Daniel stared at her from across the dining room table, his fingers twitching one after another. She refused to offer him the help he craved. A teenage boy whose birth mother called him once a week and acted like that was enough—to make up for neglect, negligence, and neonatal meth.
“How many chickens are there, Daniel?” she asked again.
“Three in the hen house and four in the run,” he replied.
“And that makes…”
His fingers twitched. One, two, three…
There were eight chickens.
“You just trim these few,” she had told Daniel last week. “That’s all it takes for the bird not to be able to fly.”
“Do the other wing,” he’d replied, jamming the little hen between his knees and stretching out her wing. She’d had to remind him time and again to treat the animals, the smaller things, nicely.
“No, you only clip one side,” she told him. “When she tries to fly, she’ll feel off balance and give up.”
Now, in the dining room, Daniel’s knotted hands on the table, now between his knees, now pushing his hair behind his ear, it was again about the chickens.
“This is my dream home,” he had said the moment the social worker deposited him, their latest in a string of foster boys. “I always dreamed of living on a farm.” They had tried to teach him how to handle the horses, to feed the goats, to lock up the chickens at night. But the chicken run had two doors, plus a ramp to lift and lock. Too many things to add together.
“How many chickens are there?” she repeated.
“Three in the hen-house and four in the run.”
“And that makes…”
“Can I have a piece of paper?” His head jerked left and right, searching for an implement.
“No, you can work this out.”
“Ten?” he asked, a random guess.
She didn’t respond. He worked his fingers again.
“No, seven,” he corrected himself.
“Are you sure there are seven chickens?” she asked.
He shrugged and his eyes dropped to the table.
“Did you see a hen somewhere other than the hen-house or the run?” she asked, knowing full well he often forgot to count the yard or the barn or look under the truck, knowing he might see five and convince himself five was so much like four, knowing for them both this was a mathematical torture, the addition of this plus that until it all amounted to nothing. What would he do when the next two years added to his sixteen and he was on his own?
He looked up, as if reading her mind. “Dad said I could go to the career fair.”
He’d never asked to call them Mom or Dad; he’d just done it.
“We can talk about that later,” she said, imagining the other teenagers filling out college applications, studying for SATs, and discussing the pros and cons of law school. While here, in the dining room, they went over for the hundredth time how to add his left hand to his right.
“Where did you see the hen, Daniel?”
He pulled at his thumbnail.
“I heard her making noises in the barn,” he said after a while.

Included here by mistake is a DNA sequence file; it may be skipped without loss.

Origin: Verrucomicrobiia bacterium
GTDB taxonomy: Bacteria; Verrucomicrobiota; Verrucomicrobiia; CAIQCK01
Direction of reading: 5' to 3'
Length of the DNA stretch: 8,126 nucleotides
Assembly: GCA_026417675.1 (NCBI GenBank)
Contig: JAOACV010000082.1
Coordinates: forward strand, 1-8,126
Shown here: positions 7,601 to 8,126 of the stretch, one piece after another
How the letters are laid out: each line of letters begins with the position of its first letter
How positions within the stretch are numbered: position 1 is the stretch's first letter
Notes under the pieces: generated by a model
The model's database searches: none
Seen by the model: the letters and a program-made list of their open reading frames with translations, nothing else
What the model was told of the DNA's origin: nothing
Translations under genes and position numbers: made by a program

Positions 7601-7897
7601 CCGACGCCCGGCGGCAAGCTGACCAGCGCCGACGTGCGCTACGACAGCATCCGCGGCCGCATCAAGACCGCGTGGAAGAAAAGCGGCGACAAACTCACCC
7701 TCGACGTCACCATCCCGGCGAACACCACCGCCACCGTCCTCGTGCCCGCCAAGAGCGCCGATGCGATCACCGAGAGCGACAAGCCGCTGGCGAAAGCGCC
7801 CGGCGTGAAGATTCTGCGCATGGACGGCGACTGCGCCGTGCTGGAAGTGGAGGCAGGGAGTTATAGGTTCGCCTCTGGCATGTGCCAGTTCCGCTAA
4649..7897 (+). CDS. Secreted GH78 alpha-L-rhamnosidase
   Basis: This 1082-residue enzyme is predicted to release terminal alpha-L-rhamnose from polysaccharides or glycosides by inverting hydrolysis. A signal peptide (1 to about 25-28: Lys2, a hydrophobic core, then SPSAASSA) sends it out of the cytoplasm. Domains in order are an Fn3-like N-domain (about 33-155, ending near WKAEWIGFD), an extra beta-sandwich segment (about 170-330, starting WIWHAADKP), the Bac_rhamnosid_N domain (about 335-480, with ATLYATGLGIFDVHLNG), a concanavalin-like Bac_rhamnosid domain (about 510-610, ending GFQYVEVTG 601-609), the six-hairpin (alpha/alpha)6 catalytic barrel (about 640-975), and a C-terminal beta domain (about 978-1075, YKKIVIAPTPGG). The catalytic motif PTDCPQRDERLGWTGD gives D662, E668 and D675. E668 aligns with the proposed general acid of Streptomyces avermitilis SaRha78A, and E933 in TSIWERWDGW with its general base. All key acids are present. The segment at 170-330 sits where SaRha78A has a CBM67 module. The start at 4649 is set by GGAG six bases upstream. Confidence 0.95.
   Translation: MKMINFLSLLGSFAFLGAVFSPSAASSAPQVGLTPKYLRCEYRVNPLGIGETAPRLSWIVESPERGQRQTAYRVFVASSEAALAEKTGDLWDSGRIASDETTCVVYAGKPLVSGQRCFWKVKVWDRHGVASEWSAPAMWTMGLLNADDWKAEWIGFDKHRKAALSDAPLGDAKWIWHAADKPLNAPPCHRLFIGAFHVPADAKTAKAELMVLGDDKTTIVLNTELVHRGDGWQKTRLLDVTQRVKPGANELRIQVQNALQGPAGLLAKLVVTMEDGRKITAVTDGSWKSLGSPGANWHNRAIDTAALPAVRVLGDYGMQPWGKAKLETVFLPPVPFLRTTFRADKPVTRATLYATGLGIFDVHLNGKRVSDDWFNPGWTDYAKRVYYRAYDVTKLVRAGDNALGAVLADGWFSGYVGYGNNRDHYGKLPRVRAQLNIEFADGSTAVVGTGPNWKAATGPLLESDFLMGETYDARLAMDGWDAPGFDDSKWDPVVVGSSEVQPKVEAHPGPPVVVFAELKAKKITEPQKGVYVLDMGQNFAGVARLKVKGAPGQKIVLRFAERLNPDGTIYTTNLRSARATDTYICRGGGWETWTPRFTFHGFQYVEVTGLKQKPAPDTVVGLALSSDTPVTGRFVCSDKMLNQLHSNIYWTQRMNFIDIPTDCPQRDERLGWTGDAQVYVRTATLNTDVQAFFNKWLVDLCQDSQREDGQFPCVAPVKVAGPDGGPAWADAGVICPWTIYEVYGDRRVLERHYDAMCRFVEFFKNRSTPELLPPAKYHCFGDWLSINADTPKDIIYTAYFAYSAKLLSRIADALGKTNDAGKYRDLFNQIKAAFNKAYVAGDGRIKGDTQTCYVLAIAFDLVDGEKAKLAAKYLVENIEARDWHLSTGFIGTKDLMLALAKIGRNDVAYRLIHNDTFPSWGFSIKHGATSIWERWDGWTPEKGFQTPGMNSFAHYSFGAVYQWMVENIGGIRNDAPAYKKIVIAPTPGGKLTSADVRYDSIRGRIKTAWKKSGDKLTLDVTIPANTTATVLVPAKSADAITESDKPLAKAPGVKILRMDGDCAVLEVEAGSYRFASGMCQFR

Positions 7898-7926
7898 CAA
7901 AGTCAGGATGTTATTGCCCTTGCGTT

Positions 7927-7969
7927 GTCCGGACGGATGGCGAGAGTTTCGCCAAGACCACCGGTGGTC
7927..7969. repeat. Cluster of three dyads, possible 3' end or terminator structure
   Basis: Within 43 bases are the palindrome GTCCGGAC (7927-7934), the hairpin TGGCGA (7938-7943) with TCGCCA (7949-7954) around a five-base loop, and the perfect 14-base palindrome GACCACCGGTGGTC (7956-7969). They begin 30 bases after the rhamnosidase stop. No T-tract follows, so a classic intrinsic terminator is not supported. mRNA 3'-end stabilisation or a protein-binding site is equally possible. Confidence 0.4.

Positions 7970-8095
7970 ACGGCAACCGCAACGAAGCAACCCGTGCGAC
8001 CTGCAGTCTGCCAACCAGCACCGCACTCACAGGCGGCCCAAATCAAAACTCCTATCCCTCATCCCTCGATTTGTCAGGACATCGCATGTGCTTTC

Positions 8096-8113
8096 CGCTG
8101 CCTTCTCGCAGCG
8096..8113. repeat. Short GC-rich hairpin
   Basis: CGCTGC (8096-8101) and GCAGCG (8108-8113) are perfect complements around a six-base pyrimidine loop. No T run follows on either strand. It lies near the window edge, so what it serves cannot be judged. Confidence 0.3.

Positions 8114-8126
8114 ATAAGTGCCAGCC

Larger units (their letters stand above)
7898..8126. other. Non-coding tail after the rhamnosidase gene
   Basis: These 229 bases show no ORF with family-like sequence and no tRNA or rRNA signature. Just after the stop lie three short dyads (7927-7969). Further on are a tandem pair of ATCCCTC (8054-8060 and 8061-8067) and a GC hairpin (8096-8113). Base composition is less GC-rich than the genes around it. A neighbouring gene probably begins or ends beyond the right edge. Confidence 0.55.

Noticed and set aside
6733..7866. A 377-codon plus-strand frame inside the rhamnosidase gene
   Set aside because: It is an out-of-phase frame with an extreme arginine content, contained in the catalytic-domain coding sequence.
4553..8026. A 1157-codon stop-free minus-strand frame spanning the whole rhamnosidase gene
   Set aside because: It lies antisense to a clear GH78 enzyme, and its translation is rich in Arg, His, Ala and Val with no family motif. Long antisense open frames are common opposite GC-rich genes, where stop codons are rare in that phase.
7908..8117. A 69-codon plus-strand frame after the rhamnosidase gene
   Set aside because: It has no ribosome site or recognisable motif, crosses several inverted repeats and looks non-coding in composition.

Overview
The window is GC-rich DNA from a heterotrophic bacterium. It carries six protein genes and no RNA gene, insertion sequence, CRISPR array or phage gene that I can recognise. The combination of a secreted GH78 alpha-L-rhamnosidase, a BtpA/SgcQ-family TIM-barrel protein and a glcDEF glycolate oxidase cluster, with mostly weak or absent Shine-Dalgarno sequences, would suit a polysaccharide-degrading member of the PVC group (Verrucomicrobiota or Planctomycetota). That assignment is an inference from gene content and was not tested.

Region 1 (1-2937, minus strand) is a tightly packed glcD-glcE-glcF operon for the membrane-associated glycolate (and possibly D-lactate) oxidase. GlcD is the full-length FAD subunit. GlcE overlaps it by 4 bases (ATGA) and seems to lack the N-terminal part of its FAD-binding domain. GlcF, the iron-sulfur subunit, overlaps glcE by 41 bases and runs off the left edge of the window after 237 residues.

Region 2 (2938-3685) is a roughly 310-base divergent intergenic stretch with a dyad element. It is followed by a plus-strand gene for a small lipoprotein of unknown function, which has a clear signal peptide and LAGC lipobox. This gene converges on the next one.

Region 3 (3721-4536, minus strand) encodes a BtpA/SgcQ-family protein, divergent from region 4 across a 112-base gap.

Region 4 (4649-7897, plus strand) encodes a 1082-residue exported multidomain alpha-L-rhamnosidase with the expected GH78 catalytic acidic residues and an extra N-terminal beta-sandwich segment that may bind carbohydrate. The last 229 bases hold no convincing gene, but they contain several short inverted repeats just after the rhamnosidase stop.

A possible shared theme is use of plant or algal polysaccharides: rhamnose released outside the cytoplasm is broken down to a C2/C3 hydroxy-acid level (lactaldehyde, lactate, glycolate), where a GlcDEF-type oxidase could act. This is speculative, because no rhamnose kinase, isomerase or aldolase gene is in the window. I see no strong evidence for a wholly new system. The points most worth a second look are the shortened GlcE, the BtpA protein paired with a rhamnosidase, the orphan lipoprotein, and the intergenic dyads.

She rested her hands over his, dampening his fidgets, his tics that began shortly after his morning medication and subsided somewhere after midnight, once the pills for depression and ADHD and lack of connection and delayed development and failure to thrive all kicked in.
“Then?” she asked.
“She kept clucking.”
She waited. “Did you go in the barn? Should we count her as eight?”
He pulled his hands away. “Have you seen my cowboy hat?” He rose from the table and darted toward the door, so awkward for a nearly six-foot boy, so soft and pale.
She didn’t rise. The front door was locked and he’d never figure it out. She had the key in her pocket. Everything here locked inside and out. An institution with the barbed points of the fences turned inward.
“Mom,” he said in a tone that might make another mother think he was just another teenager. “I can’t count that chicken.”
“Why not?” She rose from the table. He stood with his back to the door.
“She kept clucking,” he said. “I told her to stop.”
She didn’t have to ask the next question, though she knew the social services people would. What did he do? Why would he do that? What did you do about it? We’ll have to tell his biological mother. We’ll have to tell the judge.
As if any of them cared.
“You should come to the career fair with me, Mom. You might find a job you like better.”
“Oh, really?” she asked, momentarily succumbing to his distraction, choosing to believe it was empathy, wishing they could all float along the rapids of his thoughts, the rocks passing quickly as long as they managed to stay in the boat.
“You’re a lot better at math than me. Somebody would hire you,” he said, absently fiddling with the doorknob.
“Daniel,” she said as she brushed his hair from his forehead. Last week he’d thought he’d become a hairdresser and had trimmed it himself; he’d thought he’d become a blacksmith and had sharpened all the knives in the house; he’d thought he’d become a logger and had climbed to the top of their tallest tree while she and her husband ate their dinner at the base of it waiting for him to come down from the clouds.
He’d thought he’d become a lawyer and had tried to make himself presentable by wearing three of his father’s dress shirts. “Will they like me like this?” he’d asked, his crooked bangs touching his ear on the left.
“How could they not?” she’d replied.
Daniel rattled the doorknob and she whispered as she managed to lodge his hair behind his ear. “The chicken…”
“Her name was Butterscotch,” he whispered back. “Did I ever tell you that?”